flink-user mailing list archives

Site index · List index
Message view « Date » · « Thread »
Top « Date » · « Thread »
From Fabian Hueske <fhue...@gmail.com>
Subject Re: Operational concerns with state (was Re: Window limitations on groupBy)
Date Thu, 19 Jan 2017 20:36:32 GMT
Hi Raman,

Checkpoints are used to recover from task or process failures and usually
automatically taken at periodic intervals if configured correctly.
Checkpoints are usually removed when a more recent checkpoint is completed
(the exact policy can be configured).

Savepoints are used to restart a job that was previously shutdown, to
migrate a job to another cluster (e.g., when upgrading Flink), updating the
job itself etc. So more for planned maintenance.
Nonetheless they can also be used for more coarse-grained fault tolerance
and it is a common practice to periodically trigger a savepoint.

These blog posts might be helpful to understand the potential of savepoints
[1] [2].

Best, Fabian

[1] http://data-artisans.com/turning-back-time-savepoints/
[2] http://data-artisans.com/savepoints-part-2-updating-applications/

2017-01-19 19:02 GMT+01:00 Raman Gupta <rocketraman@gmail.com>:

> I was able to get it working well with the original approach you
> described. Thanks! Note that the documentation on how to do this with the
> Java API is... sparse, to say the least. I was able to look at the
> implementation of the scala flatMapWithState function as a starting point.
>
> Now I'm trying to understand all the operational concerns related to the
> stored state. My checkpoints are in rocksdb configured via the job
> definition.
>
> It seems that the checkpointed state of the streaming job is lost when I
> stop and restart flink normally, or Flink terminates abnormally and is
> restarted. I was able to take an explicit savepoint and then restart the
> job with it.
>
> Is the correct approach as of now to take savepoints periodically via
> cron, and use those to re-run jobs in case of flink failure or restart?
>
> Regards,
> Raman
>
> On 19/01/17 05:43 AM, Fabian Hueske wrote:
>
> Hi Raman,
>
> I think you would need a sliding count window of size 2 with slide 1.
> This is basically a GlobalWindow with a special trigger.
>
> However, you would need to modify the custom trigger to be able to
> - identify a terminal event (if there is such a thing) or to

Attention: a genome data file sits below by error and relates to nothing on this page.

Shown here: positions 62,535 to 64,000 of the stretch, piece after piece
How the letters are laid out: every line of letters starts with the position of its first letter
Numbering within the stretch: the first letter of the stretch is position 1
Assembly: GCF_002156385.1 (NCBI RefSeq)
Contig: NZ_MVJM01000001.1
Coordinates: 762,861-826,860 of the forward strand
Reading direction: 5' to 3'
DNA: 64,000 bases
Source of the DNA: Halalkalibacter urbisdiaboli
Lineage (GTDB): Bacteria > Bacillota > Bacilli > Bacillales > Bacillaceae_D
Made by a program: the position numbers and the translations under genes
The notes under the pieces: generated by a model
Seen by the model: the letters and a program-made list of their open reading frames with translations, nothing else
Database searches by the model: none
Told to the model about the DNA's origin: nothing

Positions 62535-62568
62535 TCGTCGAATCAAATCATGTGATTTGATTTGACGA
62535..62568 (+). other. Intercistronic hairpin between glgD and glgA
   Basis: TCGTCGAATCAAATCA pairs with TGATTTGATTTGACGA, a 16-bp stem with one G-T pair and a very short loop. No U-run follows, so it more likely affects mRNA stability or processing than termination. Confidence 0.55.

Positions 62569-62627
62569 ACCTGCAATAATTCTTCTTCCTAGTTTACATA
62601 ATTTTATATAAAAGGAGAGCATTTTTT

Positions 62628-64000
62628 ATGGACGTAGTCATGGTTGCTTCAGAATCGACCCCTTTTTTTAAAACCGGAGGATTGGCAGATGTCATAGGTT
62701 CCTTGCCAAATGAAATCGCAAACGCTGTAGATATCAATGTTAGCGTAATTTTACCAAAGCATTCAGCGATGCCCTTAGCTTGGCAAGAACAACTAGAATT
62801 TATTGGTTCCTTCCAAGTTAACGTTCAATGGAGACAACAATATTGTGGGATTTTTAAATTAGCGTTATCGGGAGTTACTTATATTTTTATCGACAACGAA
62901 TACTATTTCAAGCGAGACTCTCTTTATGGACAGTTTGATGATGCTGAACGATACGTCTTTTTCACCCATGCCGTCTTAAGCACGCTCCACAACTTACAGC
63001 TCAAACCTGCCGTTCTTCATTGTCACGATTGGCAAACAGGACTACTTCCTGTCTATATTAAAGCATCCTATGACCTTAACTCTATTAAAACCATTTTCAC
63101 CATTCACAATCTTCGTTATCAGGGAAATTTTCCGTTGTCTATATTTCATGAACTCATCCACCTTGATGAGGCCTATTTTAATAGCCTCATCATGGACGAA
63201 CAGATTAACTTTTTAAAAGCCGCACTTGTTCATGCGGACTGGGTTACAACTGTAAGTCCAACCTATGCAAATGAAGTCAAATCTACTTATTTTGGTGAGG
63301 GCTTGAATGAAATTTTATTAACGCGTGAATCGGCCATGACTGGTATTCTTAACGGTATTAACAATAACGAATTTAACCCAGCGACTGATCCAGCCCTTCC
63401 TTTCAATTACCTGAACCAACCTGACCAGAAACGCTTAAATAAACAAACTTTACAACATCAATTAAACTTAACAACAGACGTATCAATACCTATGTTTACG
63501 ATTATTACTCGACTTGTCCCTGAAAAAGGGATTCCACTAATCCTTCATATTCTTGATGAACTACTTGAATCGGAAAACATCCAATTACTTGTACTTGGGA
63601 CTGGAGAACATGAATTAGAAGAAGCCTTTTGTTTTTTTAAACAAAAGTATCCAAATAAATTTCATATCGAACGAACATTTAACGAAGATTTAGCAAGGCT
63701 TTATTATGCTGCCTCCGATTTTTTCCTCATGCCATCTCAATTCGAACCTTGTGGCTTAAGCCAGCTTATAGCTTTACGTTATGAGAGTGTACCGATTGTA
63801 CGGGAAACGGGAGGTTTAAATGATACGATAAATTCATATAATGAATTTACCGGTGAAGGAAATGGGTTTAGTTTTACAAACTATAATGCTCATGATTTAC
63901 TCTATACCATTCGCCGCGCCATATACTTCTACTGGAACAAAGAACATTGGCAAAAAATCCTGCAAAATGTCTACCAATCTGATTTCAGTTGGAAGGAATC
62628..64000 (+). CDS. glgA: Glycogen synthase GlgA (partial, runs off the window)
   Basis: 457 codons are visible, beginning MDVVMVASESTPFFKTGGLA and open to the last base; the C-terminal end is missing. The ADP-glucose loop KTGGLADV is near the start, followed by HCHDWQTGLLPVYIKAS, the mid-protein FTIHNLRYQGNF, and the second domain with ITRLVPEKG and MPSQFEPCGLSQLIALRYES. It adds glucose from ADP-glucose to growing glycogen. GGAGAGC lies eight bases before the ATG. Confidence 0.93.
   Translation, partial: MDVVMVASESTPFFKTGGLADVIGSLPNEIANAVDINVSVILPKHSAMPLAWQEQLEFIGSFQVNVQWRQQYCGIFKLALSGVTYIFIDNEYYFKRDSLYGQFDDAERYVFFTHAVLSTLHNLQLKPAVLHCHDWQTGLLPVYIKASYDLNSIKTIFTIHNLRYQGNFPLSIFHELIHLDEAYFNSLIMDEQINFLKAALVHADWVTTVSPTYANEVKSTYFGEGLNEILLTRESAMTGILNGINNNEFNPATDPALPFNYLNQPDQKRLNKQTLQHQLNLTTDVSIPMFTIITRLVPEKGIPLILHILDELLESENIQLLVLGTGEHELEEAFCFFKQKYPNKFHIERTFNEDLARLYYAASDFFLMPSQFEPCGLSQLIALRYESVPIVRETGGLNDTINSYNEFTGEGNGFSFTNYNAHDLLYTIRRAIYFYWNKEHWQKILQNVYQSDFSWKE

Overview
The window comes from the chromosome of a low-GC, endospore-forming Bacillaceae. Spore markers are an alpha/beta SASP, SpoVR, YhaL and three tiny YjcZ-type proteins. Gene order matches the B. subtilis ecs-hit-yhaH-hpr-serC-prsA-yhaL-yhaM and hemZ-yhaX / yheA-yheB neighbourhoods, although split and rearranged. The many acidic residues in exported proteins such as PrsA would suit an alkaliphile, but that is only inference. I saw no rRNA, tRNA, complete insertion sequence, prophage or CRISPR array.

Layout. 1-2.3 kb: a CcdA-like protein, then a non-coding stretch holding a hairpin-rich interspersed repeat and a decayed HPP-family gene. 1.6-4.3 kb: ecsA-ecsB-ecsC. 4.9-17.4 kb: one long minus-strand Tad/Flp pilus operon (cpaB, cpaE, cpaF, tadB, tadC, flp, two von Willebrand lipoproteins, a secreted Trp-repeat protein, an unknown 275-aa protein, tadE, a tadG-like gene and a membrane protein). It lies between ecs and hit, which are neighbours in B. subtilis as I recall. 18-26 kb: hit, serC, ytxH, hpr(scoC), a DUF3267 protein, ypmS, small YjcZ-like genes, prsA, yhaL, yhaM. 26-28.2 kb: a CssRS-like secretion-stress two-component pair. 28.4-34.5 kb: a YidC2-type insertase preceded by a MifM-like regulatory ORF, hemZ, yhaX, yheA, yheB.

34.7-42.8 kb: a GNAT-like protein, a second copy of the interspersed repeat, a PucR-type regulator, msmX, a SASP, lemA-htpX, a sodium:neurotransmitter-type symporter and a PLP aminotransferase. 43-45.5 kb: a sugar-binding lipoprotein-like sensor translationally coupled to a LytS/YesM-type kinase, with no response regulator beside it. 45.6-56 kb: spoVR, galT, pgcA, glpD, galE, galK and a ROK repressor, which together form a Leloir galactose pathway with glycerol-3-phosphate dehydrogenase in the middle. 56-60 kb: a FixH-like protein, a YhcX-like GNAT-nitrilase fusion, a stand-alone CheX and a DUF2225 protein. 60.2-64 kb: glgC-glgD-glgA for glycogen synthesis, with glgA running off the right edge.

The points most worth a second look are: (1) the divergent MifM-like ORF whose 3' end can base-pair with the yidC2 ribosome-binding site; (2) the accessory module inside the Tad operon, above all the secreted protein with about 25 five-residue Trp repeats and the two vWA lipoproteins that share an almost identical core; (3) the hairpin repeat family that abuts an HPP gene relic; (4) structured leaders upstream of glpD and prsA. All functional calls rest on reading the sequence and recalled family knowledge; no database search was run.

> - close the window after a certain period of inactivity to clean up the
> state.
>
> Best, Fabian
>
> 2017-01-19 1:43 GMT+01:00 Raman Gupta <rocketraman@gmail.com>:
>
>> Thank you for your reply.
>>
>> If I were to use a keyed stream with a count-based window of 2, would
>> Flink keep the last state persistently until the next state is
>> received? Would this be another way of having Flink keep this
>> information persistently without having to implement it manually?
>>
>> Thanks,
>> Raman
>>
>> On 18/01/17 11:22 AM, Fabian Hueske wrote:
>> > Hi Raman,
>> >
>> > I would approach this issues as follows.
>> >
>> > You key the input stream on the sourceId and apply a stateful
>> > FlatMapFunction.
>> > The FlatMapFunction has a key-partioned state and stores for each key
>> > (sourceId) the latest event as state.
>> > When a new event arrives, you can compute the time spend in the last
>> > state by looking up the event from the state and the latest received
>> > event.
>> > Then you put the new event in the state.
>> >
>> > This solution works well if you have a finite number of sources or if
>> > you have an terminal event that signals that no more events will
>> > arrive for a key.
>> > Otherwise, the number of events stored in the state will grow
>> > infinitely and eventually become a problem.
>> >
>> > If the  number of sources increases, you need to evict data at some
>> > point in time. A ProcessFunction can help here, because you can
>> > register a timer which
>> > you can use to evict up old state.
>> >
>> > Hope this helps,
>> > Fabian
>> >
>> > 2017-01-18 15:39 GMT+01:00 Raman Gupta <rocketraman@gmail.com
>> > <mailto:rocketraman@gmail.com>>:
>> >
>> >     I am investigating Flink. I am considering a relatively simple use
>> >     case -- I want to ingest streams of events that are essentially
>> >     timestamped state changes. These events may look something like:
>> >
>> >     {
>> >       sourceId: 111,
>> >       state: OPEN,
>> >       timestamp: <date/time>
>> >     }
>> >
>> >     I want to apply various processing to these state change events, the
>> >     output of which can be used for analytics. For example:
>> >
>> >     1. average time spent in state, by state
>> >     2. sources with longest (or shortest) time spent in OPEN state
>> >
>> >     The time spent in each state may be days or even weeks.
>> >
>> >     All the examples I have seen of similar logic involve windows on the
>> >     order of 15 minutes. Since time spent in each state may far exceed
>> >     these window sizes, I'm wondering what the best approach will be.
>> >
>> >     One thought from reading the docs is to use `every` to operate on
>> the
>> >     entire stream. But it seems like this will take longer and longer to
>> >     run as the event stream grows, so this is not an ideal solution. Or
>> >     does Flink apply some clever optimizations to avoid the potential
>> >     performance issue?
>> >
>> >     Another thought was to split the event stream into multiple streams
>> by
>> >     source, each of which will have a small (and limited) amount of
>> data.
>> >     This will make processing each stream simpler, but since there can
>> be
>> >     thousands of sources, it will result in a lot of streams to handle
>> and
>> >     persist (probably in Kafka). This does not seem ideal either.
>> >
>> >     It seems like this should be simple, but I'm struggling with
>> >     understanding how to solve it elegantly.
>> >
>> >     Regards,
>> >     Raman
>> >
>> >
>>
>
>
>

Mime
View raw message